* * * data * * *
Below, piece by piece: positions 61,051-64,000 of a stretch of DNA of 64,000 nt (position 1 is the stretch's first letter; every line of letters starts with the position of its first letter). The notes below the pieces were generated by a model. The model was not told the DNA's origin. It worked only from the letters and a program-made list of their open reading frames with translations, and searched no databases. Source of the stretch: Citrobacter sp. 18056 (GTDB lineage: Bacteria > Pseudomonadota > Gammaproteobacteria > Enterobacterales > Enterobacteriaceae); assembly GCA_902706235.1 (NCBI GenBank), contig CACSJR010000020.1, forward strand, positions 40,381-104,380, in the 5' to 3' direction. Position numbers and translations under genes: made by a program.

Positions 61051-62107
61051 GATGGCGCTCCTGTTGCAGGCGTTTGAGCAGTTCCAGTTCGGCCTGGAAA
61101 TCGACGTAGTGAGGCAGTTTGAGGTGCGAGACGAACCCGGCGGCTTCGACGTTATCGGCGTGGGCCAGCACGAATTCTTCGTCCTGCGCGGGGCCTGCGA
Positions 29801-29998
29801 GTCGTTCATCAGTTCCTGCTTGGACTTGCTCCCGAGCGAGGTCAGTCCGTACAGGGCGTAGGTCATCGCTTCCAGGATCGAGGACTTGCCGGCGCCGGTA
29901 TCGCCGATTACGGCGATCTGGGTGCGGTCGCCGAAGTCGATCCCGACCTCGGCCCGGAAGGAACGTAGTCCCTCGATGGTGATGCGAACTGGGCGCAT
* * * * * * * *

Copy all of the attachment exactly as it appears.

Below, piece by piece: positions 61,051-64,000 of a stretch of DNA of 64,000 nt (position 1 is the stretch's first letter; every line of letters starts with the position of its first letter). The notes below the pieces were generated by a model. The model was not told the DNA's origin. It worked only from the letters and a program-made list of their open reading frames with translations, and searched no databases. Source of the stretch: Citrobacter sp. 18056 (GTDB lineage: Bacteria > Pseudomonadota > Gammaproteobacteria > Enterobacterales > Enterobacteriaceae); assembly GCA_902706235.1 (NCBI GenBank), contig CACSJR010000020.1, forward strand, positions 40,381-104,380, in the 5' to 3' direction. Position numbers and translations under genes: made by a program.

Positions 61051-62107
61051 GATGGCGCTCCTGTTGCAGGCGTTTGAGCAGTTCCAGTTCGGCCTGGAAA
61101 TCGACGTAGTGAGGCAGTTTGAGGTGCGAGACGAACCCGGCGGCTTCGACGTTATCGGCGTGGGCCAGCACGAATTCTTCGTCCTGCGCGGGGCCTGCGA
Positions 29801-29998
29801 GTCGTTCATCAGTTCCTGCTTGGACTTGCTCCCGAGCGAGGTCAGTCCGTACAGGGCGTAGGTCATCGCTTCCAGGATCGAGGACTTGCCGGCGCCGGTA
29901 TCGCCGATTACGGCGATCTGGGTGCGGTCGCCGAAGTCGATCCCGACCTCGGCCCGGAAGGAACGTAGTCCCTCGATGGTGATGCGAACTGGGCGCAT